I am having my own personal artichoke fest this spring. I'm not sure what precipitated it. If I were to guess, I would say that it has something to do with the length and intensity of the winter. In a normal year I enjoy artichokes for a brief moment—from the point in early March when they typically show up in our stores until mid-April when the farmers' markets begin to fill with local asparagus, lettuces and spring onions. Artichokes don't grow in the Midwest, so they aren't to be found at the farmers' markets. Once local produce begins to come in, I seem to forget about them. But this year, even though it is the end of April, we are still quite thin on local produce. I don't remember a year when I have purchased so much California asparagus. I have even begun purchasing spring onions at the grocery store...something I have never done before. In any case, since I continue to see the artichokes whenever I am at the store...I have continued to bring them home. And they have been so good.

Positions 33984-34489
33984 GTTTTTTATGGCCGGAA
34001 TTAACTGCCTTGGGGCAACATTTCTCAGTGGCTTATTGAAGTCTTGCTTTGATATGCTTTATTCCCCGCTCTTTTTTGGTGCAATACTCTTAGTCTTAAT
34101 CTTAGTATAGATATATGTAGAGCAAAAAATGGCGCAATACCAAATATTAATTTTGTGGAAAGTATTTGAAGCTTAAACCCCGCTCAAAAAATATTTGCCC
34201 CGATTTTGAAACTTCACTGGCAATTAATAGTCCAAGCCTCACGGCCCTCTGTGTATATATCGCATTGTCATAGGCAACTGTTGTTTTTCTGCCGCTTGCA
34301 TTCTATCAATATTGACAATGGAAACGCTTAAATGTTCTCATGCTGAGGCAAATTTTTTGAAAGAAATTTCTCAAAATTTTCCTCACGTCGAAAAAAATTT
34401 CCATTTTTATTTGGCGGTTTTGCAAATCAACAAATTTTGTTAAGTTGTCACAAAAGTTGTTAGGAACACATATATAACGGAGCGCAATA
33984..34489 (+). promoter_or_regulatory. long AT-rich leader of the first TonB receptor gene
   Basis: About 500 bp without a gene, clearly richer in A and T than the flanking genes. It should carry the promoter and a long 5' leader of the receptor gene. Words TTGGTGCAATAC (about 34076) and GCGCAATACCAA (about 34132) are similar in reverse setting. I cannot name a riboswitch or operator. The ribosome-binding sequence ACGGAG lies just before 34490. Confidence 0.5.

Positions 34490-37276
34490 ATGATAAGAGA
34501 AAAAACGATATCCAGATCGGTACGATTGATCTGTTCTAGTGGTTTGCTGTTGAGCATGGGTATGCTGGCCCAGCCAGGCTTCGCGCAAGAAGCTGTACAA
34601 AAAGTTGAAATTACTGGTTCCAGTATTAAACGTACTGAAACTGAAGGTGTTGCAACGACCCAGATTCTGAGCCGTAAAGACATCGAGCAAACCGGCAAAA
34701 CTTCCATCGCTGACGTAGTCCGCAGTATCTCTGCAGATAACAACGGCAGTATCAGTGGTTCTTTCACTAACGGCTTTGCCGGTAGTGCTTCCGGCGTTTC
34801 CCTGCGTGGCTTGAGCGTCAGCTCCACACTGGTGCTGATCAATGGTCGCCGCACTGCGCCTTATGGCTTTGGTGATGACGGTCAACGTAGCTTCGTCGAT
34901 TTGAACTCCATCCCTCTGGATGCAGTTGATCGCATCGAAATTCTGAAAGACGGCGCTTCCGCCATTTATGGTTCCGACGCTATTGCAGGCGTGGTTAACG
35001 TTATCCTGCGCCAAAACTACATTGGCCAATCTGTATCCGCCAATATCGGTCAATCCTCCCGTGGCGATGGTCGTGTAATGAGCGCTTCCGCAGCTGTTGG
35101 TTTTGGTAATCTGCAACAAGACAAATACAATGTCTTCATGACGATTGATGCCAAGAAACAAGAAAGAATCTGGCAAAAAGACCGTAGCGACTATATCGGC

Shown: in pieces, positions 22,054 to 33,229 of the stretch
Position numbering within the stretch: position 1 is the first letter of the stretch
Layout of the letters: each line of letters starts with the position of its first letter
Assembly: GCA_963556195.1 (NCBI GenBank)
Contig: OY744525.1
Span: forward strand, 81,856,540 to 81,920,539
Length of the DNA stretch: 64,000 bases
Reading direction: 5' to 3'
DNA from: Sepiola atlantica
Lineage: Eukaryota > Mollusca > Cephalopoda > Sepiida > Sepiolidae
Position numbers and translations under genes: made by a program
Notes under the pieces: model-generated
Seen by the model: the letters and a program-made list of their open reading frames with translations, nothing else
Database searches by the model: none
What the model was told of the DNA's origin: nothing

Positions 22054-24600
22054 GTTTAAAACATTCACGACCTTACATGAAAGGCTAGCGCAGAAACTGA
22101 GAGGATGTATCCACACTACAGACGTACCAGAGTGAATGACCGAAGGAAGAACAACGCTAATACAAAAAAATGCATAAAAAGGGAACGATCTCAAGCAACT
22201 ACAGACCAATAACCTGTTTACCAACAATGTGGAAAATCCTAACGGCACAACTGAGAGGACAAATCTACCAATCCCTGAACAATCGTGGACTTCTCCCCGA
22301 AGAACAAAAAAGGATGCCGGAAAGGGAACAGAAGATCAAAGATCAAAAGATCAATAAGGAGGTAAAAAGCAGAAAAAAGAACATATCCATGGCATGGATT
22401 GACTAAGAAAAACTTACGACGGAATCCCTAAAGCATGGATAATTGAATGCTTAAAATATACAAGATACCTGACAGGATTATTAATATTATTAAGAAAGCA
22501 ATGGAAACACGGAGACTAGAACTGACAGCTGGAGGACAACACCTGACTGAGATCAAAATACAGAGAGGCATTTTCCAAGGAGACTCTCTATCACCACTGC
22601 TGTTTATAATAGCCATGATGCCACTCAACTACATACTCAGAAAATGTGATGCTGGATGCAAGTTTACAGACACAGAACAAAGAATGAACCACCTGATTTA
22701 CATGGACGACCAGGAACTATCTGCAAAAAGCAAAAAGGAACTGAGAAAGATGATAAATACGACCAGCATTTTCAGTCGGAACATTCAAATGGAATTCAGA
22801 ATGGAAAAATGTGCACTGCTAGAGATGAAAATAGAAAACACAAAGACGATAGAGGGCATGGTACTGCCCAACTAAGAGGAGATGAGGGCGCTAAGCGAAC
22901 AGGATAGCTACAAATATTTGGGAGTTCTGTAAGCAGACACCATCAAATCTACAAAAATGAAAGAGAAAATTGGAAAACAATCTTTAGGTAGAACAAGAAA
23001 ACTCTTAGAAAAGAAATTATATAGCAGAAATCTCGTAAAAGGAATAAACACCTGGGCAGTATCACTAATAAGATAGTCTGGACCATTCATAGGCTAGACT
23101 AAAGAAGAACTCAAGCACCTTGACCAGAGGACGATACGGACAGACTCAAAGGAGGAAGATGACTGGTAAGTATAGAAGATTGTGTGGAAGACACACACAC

I mentioned in my last post that canned, jarred, frozen and otherwise preserved artichokes cannot hold a candle to the fresh. It is true that it is an effort to prepare trimmed artichokes...but it is a task that can be learned and the more you do it, the easier it becomes. It is truly worth learning how.